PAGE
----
Light, Bright, White Summer Décor

Private Property South Africa
Cathy Nolan

Think of your home as a summer rental, and you'll see it in a whole new light. Throw open the doors and windows, pull back the curtains and get rid of pieces that are dark, gloomy and fussy. Stow away heavy accessories, throws and all unnecessary décor items until it's time to cosy up again in April. Think light and bright. And this year, think white.

The beauty of decorating with white is that it changes shade as the light changes. A sun-bleached palette can become a warm ivory in the evening when lamps are turned on. It’s easy to add interest by layering different shades: eggshell, alabaster, ecru, cream, taupe and mushroom in their lightest hues all fall into this spectrum. And going all-white doesn’t necessarily mean that a few neutral tones are forbidden. An old metal chandelier can find new life thanks to white-ish paint and a few dangly crystals. A few coats of paint and some light sanding can turn a dark piece of furniture into an accessory of note.

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When your walls and furniture are all white, your accessories take centre-stage. This summer it’s time to have fun with accents and do away with the expected. A collection of compelling objects is more interesting as a table centrepiece than candlesticks. The bright hues of a rug made from recycled plastic draw the eye against a neutral backdrop. Think glass mosaic tiles in bathrooms and kitchens. Think mirrors – every decorista’s favourite ‘rabbit in the hat’ – to brighten up small spaces.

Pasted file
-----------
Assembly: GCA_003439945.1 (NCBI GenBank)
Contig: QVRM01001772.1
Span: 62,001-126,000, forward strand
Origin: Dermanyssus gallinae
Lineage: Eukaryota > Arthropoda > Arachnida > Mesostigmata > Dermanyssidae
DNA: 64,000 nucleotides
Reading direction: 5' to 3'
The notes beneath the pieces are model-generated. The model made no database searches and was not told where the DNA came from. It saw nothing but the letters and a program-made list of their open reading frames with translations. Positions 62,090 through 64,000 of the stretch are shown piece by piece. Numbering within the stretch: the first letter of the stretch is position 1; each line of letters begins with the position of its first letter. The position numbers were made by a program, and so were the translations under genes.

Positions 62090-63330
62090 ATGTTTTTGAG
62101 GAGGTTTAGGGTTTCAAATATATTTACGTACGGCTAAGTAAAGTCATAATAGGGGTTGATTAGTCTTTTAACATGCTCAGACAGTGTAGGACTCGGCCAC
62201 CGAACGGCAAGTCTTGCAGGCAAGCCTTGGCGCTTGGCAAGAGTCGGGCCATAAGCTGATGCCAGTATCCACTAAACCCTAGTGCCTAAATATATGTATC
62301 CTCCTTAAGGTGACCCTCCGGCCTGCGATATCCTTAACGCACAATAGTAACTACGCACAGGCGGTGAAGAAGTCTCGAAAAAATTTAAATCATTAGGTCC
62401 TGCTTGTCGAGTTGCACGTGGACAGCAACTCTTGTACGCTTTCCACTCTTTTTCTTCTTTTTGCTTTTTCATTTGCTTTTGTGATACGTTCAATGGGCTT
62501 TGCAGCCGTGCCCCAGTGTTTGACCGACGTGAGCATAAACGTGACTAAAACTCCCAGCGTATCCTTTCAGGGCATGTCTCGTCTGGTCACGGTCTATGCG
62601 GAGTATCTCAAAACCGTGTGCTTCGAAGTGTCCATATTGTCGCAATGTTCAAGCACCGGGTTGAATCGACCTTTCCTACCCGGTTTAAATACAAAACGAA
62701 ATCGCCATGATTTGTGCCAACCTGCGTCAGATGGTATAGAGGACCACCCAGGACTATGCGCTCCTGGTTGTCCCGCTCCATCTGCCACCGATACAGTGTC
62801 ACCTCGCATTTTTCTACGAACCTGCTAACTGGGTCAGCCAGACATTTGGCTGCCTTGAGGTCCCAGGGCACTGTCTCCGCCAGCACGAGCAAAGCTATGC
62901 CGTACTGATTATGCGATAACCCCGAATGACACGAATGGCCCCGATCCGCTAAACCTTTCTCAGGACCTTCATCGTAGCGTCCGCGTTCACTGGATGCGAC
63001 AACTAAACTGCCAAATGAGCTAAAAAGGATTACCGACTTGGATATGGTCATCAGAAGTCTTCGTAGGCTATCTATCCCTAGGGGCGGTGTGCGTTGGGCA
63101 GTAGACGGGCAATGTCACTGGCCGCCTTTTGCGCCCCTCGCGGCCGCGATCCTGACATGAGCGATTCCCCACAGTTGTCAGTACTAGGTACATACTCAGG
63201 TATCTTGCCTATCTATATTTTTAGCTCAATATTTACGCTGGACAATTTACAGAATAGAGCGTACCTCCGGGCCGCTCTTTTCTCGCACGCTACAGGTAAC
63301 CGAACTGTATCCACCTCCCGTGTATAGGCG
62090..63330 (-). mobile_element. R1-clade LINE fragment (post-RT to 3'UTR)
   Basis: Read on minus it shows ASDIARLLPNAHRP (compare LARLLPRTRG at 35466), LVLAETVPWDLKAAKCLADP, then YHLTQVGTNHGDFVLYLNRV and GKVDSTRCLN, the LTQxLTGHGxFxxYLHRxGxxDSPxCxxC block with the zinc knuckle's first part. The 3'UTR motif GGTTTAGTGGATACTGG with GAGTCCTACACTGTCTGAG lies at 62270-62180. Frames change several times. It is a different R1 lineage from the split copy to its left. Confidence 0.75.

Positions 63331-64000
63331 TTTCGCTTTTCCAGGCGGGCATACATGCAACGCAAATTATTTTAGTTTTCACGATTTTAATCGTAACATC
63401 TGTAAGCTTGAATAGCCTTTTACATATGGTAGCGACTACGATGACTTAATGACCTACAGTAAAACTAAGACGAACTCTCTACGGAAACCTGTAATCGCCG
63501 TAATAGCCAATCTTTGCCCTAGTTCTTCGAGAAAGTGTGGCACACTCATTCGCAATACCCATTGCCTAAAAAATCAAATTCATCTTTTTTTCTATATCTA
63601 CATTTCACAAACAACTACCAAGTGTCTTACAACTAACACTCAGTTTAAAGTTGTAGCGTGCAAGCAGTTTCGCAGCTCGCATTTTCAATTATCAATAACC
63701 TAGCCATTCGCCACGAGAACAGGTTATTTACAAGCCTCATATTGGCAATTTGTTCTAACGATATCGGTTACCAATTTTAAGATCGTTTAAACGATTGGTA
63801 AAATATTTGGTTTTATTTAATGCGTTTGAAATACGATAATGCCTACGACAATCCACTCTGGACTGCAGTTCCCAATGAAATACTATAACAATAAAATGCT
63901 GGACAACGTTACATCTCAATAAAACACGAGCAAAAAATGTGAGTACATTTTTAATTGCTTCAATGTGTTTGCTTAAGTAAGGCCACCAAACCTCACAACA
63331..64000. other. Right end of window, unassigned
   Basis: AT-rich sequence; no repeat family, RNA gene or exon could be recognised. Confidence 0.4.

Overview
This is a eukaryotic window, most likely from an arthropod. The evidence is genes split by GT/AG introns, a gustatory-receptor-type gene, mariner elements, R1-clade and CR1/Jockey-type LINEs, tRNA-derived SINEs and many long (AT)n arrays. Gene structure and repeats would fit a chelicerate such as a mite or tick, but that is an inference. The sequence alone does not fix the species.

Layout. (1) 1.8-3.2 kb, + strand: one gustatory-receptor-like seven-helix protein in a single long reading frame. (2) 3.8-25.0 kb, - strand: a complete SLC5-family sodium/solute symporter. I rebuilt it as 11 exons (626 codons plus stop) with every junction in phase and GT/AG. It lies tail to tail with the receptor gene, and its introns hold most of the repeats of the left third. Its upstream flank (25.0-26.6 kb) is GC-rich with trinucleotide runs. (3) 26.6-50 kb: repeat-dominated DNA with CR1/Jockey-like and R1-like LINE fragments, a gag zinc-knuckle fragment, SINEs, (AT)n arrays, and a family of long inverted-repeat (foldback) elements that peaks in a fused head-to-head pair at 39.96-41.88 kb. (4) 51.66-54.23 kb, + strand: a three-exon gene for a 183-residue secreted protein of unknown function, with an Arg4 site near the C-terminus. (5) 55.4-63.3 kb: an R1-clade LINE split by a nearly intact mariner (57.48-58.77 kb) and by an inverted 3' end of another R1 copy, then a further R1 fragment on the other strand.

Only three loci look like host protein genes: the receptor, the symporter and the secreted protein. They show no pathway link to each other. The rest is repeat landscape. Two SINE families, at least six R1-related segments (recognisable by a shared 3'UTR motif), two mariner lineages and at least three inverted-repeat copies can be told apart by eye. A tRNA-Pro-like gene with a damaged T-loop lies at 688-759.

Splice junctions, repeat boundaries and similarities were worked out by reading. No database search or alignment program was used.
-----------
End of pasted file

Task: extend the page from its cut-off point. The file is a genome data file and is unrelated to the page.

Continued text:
Covered in crisp white and dressed for dinner, modern chairs add a touch of minimalist formality to a white dining room. Slipcovers and simple window shades are easy and inexpensive ways to white-up a room. And they can easily be chucked into the washing machine when spills threaten to ruin your pristine scheme.

When decorating, expensive or difficult-to-change elements are best left neutral. Consider the variety supplied by a creamy wool rug, white linen slipcovers, glassy organza pillows, and a silky throw. Contrast can come in the form of single-colour accents or foliage. White space, when interrupted only by an occasional plant or expanse of wood, seems cool, calm, and collected. Fresh flowers and plants help unite indoors and outdoors.

But colour tastes and trends change, and in a child's room especially, it's nice to have the luxury of a new look fairly often. Opt for an all-white scheme for bedding, walls, and furniture and you’ll find it’s easy to swap out the coverlet, pillows and throw, and use a metre of fabric to add a shot of colour and pattern to a headboard. All of these are easy enough to change and will make it seem as if your child has a new room every season.

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